First of all, I have to introduce myself. I work as a programmer, analyst and a SW architect since 2003. Past experiences with JPA and Hibernate motivated me to write this short article about considerable benefits of entity cloning. I also introduce an opensource project JpaCloner. You can find it on the github link https://github.com/nociar/jpa-cloner (released under the Apache License, Version 2.0).
Deep entity cloneThe cloning mechanism itself is nothing new or special. Every semi-skilled programmer knows it (copy constructor in C++ or clone() method in Java). The cloning of a simple object is common and definitely not interesting for most of us. Until... we have to deal with concepts like fetching of entity subgraphs, defensive copying or the entity serialization. It is advisable in many situations to use, pass or return a deep copy of an entity. But the question is: how to define the deep copy? It depends on many factors but mostly on the actual context and requirements. So to be more precise, we often need to clone an entity subgraph. Deep copies of entities have many benefits, some examples:
- A deep copy can be considered as a fetched entity subgraph.
- A copy is always detached from a persistence manager. Any change of a copy does not affect the original.
- A deep copy can be used out of a transaction scope and prevents the throwing of the LazyInitializationException.
- A copy allows to get rid of JPA proxy classes. A proxy free copy can be serialized by many frameworks (like GWT RPC).
I found couple of projects which deal with similar concepts like Apache Dozer, Gilead (hibernate4gwt) or JpaEntityManager#copy() in EclipseLink. But non of them fulfills my needs, so I decided to do a small project myself. Following sections describe usage of the project in more details.
JPA/ORM mapping can be considered as a graph of POJOs. Entities are nodes and relations are edges (singular, collection or map). A deep clone of an entity should also make deep clones of neighboring entities and their neighboring entities, and so on... Such strategy of transitive cloning may easily ends with the whole DB cloned and OutOfMemoryError thrown. We have to clone only a part of the object graph - subgraph. The desired subgraph can be specified by a set of paths from a root entity. After some time I found that the common dot notation (e.g. "company.department.boss.address") is not flexible enough to cover many additional needs like recursive relations and path splitting and joining. So I introduced the GraphExplorer class which generates the paths upon a string pattern. String literals inside the pattern are treated as properties. Operators resemble the syntax of regular expressions:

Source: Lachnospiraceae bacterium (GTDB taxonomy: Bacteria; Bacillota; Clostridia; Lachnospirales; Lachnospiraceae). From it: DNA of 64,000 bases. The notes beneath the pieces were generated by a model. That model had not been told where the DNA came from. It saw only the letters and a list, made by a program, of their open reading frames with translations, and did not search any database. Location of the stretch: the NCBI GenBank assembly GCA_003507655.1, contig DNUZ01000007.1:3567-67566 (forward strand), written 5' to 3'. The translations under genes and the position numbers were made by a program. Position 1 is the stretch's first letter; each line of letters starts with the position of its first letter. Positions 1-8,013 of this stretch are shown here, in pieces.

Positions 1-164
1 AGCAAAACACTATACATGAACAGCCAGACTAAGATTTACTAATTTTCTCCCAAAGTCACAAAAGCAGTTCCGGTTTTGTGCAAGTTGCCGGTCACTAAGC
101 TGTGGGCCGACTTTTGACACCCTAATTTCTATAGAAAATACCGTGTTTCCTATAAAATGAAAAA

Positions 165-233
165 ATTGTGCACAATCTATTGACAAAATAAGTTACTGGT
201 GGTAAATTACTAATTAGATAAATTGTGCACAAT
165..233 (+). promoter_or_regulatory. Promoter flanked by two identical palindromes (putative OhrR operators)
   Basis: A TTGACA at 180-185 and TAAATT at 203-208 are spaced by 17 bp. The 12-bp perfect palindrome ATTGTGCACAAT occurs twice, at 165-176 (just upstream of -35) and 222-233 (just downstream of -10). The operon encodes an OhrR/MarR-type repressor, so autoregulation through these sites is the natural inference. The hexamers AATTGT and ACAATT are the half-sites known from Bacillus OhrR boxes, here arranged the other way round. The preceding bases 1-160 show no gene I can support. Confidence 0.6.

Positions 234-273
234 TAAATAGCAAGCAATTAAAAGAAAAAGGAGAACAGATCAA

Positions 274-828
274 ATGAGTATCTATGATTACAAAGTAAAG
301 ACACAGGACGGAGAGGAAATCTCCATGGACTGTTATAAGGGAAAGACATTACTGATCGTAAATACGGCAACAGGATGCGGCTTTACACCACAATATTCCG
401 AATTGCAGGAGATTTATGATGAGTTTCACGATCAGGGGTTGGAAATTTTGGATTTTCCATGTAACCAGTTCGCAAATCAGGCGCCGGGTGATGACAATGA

- Dot "." separates paths.
- Plus "+" generates at least one preceding path.
- Split "|" divides the path into two ways.
- Terminator "$" ends the preceding path.
- Parentheses "(", ")" groups the paths.
- String literals support wildcards: star "*" and question mark "?".
The JpaCloner class allows to clone entity subgraphs specified by the string patterns. After the algorithm is finished, each cloned entity contains basic properties (columns) and cloned relations. Non-cloned relations are left as null. The cloned entities are always created as raw classes (annotated by the @Entity or @Embeddable). So a cloned object will never be a hibernate proxy. The JpaCloner supports relations defined as List, Set, SortedSet, Map and SortedMap. The class contains static methods to shield the programmer from the implementation details. The usage looks like:
MyEntity e = em.find(MyEntity.class, 1234);
MyEntity c = JpaCloner.clone(e, "x.y.z", "aa.(bb.cc)*.dd");
If you need to clone a list or a set of entities, you can use overloaded clone methods:
TypedQuery<MyEntity> query = entityManager.createNamedQuery(...);
List<MyEntity> list = query.getResultList();
list = JpaCloner.clone(list, "x.y.z", "aa.(bb.cc)*.dd");